Inhibition of GLS1 Selectively Destroys Senescent Cells

Senescent cells accumulate with age, and this accumulation is an important cause of age-related dysfunction and disease. Clearing senescent cells from old animals produces rejuvenation, and human trials of first generation senolytic drugs capable of selectively destroying senescent cells are underway for a number of age-related conditions. Meanwhile, an ever increasing number of research groups are delving deeper into the biochemistry of cellular senescence, in search of novel differences between senescent and non-senescent cells that can be exploited in order to selectively destroy senescent cells in new and hopefully better ways. New approaches continue to be uncovered, as illustrated by the research materials noted here.

Senescent cells accumulate in organs during aging, promote tissue dysfunction, and cause numerous aging-related diseases like cancer. The cells arise through a process called "cellular senescence," a permanent cell cycle arrest resulting from multiple stresses. Researchers have identified an inhibitor of the glutamate metabolic enzyme GLS1 so that its administration selectively eliminates senescent cells in vivo. They confirmed that the GLS1 inhibitor eliminated senescent cells from various organs and tissues in aged mice, ameliorating age-associated tissue dysfunction and the symptoms of obese diabetes, arteriosclerosis, and NASH.

The research team has developed a new method for producing purified senescent cells to search for genes essential for senescent cells' survival. This new method activates the p53 gene in the G2 phase, which can efficiently induce cellular senescence. They used purified senescent cells to search for genes essential for senescent cells' survival, then identified GLS1, which is involved in glutamine metabolism, as a potential candidate gene.

When they examined the effect of GLS1 inhibition on the mortality of senescent cells, senescent cells were more sensitive to GLS1 inhibition due to damage to the lysosomal membrane and decreased intracellular pH. The organelles called lysosomes play an essential role in the regulation of intracellular pH. The team analyzed the dynamics of lysosomes and found the vital fact that damage to the lysosomal membranes in senescent cells lowers intracellular pH. When they administered GLS1 inhibitors to aged mice, senescent cells in various tissues and organs were removed, and the aging phenomenon was significantly improved.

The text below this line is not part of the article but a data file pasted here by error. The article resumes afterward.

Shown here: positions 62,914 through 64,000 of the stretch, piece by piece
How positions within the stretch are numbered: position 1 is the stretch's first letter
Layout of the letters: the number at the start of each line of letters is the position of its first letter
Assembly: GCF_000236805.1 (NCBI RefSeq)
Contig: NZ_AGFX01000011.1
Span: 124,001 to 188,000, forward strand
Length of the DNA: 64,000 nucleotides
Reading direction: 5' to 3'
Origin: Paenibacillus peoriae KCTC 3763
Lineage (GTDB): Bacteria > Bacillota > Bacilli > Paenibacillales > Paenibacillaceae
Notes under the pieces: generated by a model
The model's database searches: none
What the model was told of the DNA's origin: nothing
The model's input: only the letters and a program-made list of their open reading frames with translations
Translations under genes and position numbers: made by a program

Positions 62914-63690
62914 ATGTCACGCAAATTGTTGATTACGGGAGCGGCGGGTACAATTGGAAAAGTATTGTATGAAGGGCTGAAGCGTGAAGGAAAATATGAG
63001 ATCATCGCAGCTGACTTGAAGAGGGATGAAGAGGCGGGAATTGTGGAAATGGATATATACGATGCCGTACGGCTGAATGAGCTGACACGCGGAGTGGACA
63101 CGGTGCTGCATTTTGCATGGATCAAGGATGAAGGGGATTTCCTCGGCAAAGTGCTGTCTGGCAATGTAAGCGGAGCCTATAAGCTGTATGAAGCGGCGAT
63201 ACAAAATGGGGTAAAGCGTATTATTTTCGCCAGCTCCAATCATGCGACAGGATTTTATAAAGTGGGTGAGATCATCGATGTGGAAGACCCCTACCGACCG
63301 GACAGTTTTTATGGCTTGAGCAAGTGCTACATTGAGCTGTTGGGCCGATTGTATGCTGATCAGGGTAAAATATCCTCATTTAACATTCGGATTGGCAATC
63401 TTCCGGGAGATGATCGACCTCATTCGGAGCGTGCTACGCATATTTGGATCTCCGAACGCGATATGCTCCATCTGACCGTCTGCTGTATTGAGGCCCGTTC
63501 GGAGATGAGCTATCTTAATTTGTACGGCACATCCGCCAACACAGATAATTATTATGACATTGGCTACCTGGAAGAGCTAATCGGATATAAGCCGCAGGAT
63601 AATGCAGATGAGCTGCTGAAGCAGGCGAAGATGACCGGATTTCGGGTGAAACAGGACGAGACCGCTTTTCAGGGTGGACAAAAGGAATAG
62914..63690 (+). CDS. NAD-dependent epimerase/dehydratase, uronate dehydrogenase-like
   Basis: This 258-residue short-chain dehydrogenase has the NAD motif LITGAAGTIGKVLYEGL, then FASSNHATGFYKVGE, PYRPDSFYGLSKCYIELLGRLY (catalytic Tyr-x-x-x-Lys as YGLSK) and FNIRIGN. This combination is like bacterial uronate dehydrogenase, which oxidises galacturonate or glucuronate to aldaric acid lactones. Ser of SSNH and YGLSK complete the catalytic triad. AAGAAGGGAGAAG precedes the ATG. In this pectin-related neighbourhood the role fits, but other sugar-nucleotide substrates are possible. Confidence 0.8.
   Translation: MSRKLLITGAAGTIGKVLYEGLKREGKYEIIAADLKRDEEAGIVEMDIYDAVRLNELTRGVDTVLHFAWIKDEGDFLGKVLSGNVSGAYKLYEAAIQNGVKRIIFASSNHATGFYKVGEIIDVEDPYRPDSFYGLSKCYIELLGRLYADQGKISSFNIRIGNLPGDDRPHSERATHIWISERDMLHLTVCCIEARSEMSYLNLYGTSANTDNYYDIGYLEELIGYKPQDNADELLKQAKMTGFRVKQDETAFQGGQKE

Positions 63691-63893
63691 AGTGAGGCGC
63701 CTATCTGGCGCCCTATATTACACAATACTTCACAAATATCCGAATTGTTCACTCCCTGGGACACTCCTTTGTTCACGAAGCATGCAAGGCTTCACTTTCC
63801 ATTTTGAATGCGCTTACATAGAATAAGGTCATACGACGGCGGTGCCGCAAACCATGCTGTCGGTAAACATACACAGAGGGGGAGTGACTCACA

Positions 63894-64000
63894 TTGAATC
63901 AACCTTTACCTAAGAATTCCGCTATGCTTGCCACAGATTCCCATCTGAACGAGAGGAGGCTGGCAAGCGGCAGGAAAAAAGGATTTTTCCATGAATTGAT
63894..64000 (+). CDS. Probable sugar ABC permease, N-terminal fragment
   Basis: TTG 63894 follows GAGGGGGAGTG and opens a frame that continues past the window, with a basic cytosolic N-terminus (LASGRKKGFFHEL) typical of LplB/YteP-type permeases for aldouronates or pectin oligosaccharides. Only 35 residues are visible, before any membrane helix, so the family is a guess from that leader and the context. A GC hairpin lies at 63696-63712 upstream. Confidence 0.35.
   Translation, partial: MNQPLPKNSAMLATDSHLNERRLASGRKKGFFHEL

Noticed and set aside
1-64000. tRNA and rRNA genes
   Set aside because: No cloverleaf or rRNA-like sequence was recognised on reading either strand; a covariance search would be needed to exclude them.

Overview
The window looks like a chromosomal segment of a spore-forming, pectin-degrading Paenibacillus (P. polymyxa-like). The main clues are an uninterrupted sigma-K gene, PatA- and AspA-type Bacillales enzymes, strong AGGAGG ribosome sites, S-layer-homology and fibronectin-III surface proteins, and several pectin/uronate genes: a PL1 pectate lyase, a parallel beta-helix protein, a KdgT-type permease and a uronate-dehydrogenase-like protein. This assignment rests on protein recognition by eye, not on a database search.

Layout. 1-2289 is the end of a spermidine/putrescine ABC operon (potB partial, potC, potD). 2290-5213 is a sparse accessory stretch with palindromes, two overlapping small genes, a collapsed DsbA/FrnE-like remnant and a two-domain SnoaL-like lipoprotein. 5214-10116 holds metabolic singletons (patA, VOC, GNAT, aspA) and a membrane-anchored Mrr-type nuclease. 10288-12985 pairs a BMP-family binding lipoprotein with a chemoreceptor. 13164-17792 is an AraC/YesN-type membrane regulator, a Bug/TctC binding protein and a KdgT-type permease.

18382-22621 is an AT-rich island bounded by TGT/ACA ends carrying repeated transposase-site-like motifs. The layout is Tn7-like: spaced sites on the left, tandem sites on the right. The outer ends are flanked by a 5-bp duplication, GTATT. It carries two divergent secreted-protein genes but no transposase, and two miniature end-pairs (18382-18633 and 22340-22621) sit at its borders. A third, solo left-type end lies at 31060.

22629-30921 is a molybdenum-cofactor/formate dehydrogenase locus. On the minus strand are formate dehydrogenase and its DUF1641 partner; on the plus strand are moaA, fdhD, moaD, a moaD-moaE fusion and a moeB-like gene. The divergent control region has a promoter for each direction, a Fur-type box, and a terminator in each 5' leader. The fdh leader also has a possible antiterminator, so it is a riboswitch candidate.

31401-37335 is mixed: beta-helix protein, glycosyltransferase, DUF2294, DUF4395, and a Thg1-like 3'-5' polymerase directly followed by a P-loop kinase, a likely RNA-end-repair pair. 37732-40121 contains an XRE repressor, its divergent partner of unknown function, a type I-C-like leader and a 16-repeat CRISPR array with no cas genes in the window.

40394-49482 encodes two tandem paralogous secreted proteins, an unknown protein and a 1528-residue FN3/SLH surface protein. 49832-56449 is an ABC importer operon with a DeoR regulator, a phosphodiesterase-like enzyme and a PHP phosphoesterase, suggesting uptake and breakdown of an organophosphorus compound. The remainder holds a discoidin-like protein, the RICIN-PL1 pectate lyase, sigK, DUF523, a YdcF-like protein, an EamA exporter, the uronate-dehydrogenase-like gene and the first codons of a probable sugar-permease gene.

It would be nice if a humble small molecule inhibitor could wipe out senescent cells. Small molecules have some advantages, they have a great tissue distribution and the immune system doesn't react to them as easy.

Posted by: Tom at February 12th, 2021 9:26 AM

Interesting. Do we have an estiamte what percentage of ScC were removed and how much improvement was witnessed compared to other protocols and CR?

Posted by: Cuberat at February 12th, 2021 12:41 PM

small molecule drugs have the benefit that they do fit nicely in our big Pharma paradigm and can get financing and be steamrolled into production albeit with the applicable level I-III delays and costs...

Posted by: Cuberat at February 12th, 2021 12:43 PM

Hi everyone. Does anybody know whether there are techniques available nowadays to measure level/ quantity of senescent cells in a tissue before and after a treatment?

Posted by: Alek Ales at February 12th, 2021 2:46 PM

@Cuberat: If you take their report at face value, they eliminated essentially *all* of the senescent cells in kidney, lung, liver, and intra-abdominal adipose. They did test multiple senescence and SASP measures in parallel (e.g. p16 mRNA, lamin B1, SA-b-gal, IL-6), and showed consistent results.

@Alek Ales: Typically senescent cell quantities are determined via combinations of measurements (e.g. increased SA-b-galactosidase, upregulation of CDK-inhibitor proteins like p16 and p21, decreased proliferation markers like Ki-67, increased markers of SASP like IL-6, loss of nuclear lamin B1 and nuclear HMGB1). The ICSA consensus statement is worth looking at:

Posted by: Edward Greenberg at February 12th, 2021 6:14 PM

When can bio-hackers get some?

Posted by: Tiny Mouse at February 12th, 2021 10:46 PM

Hmm. I read somewhere that mice don't get arteriosclerosis?

Posted by: Matt at February 13th, 2021 6:59 AM

Would a person actually want to block glutaminase? You'd be seriously impeding ATP production.

Posted by: Mark at February 15th, 2021 4:30 AM

It's seems that discovery of a new mechanism of telomere lengthening in T cells (lymphocytes B giving snippets of telomere up to 3000 pair length to lymphocytes T) puts all the previous studies on blood telomere lenght and (lack of) correlation with age into dustbin.

It's seems that the shortest telomeres putting cells into senescence as early as late 30-ties/early 40-ties and lingering senescent cells multiplying in number about that age and producing TGF-beta which blocks telomerase it's painfully and forefront life length limiting factor. Let's fight senescent cells!

Posted by: SilverSeeker at February 17th, 2021 7:50 AM
Comment Submission

Post a comment; thoughtful, considered opinions are valued. New comments can be edited for a few minutes following submission. Comments incorporating ad hominem attacks, advertising, and other forms of inappropriate behavior are likely to be deleted.

Note that there is a comment feed for those who like to keep up with conversations.